Fifth Straight Day Of Limited Activity On Magpie Fire
Contact: Nash, (307) 344-2010
Contact: Vallie, (307) 344-2012
Thursday was another quiet day on the Magpie Fire in Yellowstone National Park.
Despite mostly sunny skies, lower humidity and gusty afternoon winds, fuels remained moist from Wednesday’s rainfall. The fire lookout at Mount Sheridan was able to see some smoke from the southwest corner of the fire late Thursday.
The fire hasn’t increased in size since Sunday. In remains estimated at 805 acres. The fire was spotted burning in mature lodgepole pine 7 miles northeast of Madison Junction by fire lookouts on the evening of July 17.
The fire weather forecast for Yellowstone National Park calls for sunny, warmer, drier weather today. Partly cloudy skies with a chance of showers or thunderstorms are expected starting Saturday afternoon. The fire danger in the park is high.
All visitor services, park entrances and roads are open. Some hiking trails near the fire remain closed, and a temporary flight restriction continues over the fire. There are no fire restrictions in effect.
The Magpie Fire is the fifth fire in Yellowstone National Park this year. It is being managed as a Wildland Fire Use for Resource Benefits, since it supports the park’s goal of allowing natural fires to play their role in the ecosystem when they do not threaten any park visitors or property. It is being monitored by firefighters on the ground, from the park’s three fire lookout towers, and by aerial reconnaissance.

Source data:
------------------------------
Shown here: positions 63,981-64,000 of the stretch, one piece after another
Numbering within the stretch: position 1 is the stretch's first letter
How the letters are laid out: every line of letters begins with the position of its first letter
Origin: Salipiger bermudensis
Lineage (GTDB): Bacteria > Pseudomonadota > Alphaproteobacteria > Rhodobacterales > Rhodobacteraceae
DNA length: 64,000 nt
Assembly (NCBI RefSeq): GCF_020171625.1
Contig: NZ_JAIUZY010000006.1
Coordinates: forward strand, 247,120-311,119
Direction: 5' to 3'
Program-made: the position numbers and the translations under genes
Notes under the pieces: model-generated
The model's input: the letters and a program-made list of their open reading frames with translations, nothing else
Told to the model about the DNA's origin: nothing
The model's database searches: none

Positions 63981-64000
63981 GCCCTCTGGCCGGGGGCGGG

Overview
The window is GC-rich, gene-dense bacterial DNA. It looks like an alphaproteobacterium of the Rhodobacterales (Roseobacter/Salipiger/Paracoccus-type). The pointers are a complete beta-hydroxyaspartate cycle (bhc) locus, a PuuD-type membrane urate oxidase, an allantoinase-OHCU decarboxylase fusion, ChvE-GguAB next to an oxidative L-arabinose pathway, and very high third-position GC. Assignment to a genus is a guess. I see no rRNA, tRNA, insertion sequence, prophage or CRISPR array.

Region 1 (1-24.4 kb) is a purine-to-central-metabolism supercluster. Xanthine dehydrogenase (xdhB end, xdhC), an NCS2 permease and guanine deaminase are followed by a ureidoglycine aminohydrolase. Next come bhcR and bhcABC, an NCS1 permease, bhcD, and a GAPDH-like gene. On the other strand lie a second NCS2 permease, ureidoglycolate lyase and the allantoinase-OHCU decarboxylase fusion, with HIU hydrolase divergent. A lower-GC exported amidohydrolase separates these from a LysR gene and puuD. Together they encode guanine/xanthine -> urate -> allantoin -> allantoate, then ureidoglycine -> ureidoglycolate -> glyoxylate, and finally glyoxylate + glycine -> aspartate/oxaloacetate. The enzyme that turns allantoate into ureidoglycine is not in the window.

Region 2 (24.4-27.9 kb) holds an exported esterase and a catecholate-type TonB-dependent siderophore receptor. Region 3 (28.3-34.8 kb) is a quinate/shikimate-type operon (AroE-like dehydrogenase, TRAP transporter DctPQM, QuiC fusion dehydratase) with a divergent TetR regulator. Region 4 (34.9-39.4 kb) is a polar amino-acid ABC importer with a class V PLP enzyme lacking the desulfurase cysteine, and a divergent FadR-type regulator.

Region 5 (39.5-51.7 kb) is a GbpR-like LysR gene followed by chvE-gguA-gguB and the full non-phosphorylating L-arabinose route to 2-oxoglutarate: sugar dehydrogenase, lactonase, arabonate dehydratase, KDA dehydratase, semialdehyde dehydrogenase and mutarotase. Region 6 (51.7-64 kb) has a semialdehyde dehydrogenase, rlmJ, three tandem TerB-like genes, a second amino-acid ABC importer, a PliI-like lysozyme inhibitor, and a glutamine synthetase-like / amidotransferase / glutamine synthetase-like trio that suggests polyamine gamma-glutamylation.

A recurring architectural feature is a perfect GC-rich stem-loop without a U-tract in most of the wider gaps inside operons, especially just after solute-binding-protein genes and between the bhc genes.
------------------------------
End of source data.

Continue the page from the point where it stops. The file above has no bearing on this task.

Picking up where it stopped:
The only other active fire in the park is located northeast of Tower Junction. The Bison Peak Fire continues to smolder after blackening an area smaller than the typical backyard. Three other fires were declared out after burning less than one-tenth of an acre each.
When actively burning, the Magpie Fire can produce smoke visible from or along nearby roads and developed areas. Virtual visitors can also monitor the fire in real-time by going online and looking at the Mount Washburn Fire Lookout Web Cam at http://www.nps.gov/yell/tours/livecams/mtwashburn.
Did You Know?
Some groups of Shoshone Indians, who adapted to a mountain existence, chose not to acquire the horse. These included the Sheep Eaters, or Tukudika, who used dogs to transport food, hides, and other provisions. The Sheep Eaters lived in many locations in Yellowstone.